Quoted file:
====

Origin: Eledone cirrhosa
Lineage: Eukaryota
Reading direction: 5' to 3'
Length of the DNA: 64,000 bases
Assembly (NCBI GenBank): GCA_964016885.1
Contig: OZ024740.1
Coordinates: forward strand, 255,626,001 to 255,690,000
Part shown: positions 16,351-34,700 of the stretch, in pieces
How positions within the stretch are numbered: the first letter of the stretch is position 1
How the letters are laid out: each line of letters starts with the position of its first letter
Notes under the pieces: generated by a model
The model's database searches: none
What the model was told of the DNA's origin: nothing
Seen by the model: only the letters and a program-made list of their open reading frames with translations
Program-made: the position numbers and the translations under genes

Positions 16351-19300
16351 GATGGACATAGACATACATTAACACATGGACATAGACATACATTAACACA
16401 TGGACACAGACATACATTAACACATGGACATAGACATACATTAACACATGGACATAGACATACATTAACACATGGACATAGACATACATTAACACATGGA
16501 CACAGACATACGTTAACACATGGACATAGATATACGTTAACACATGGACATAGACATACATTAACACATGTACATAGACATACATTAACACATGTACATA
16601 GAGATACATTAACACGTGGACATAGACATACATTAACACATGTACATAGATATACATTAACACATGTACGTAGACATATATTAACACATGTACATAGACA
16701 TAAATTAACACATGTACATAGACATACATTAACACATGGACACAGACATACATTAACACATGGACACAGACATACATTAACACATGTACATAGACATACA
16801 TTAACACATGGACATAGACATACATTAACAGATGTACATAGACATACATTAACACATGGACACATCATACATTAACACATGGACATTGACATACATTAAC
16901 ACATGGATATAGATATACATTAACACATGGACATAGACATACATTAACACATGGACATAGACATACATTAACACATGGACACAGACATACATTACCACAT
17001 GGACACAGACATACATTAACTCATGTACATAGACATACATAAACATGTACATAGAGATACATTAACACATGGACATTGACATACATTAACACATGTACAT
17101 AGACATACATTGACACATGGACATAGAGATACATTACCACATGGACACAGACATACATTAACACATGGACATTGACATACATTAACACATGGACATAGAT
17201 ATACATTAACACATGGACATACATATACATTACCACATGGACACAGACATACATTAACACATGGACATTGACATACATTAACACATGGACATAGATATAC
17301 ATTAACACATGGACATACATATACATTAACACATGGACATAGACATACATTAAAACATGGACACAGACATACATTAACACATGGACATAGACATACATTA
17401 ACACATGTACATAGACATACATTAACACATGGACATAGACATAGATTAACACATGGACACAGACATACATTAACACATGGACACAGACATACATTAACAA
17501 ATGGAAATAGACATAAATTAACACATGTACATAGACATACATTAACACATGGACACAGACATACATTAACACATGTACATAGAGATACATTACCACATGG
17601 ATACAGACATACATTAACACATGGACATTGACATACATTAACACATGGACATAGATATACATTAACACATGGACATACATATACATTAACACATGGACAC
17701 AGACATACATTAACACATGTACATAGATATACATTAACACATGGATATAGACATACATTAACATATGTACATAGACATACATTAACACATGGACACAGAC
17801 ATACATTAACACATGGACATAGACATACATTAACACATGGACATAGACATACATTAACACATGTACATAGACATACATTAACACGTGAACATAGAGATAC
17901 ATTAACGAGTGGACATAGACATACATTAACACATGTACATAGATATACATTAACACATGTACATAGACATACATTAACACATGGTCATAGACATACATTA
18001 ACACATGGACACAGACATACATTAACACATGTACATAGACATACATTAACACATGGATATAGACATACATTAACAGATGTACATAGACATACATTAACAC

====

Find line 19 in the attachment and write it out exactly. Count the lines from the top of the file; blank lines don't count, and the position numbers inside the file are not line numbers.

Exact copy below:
16501 CACAGACATACGTTAACACATGGACATAGATATACGTTAACACATGGACATAGACATACATTAACACATGTACATAGACATACATTAACACATGTACATA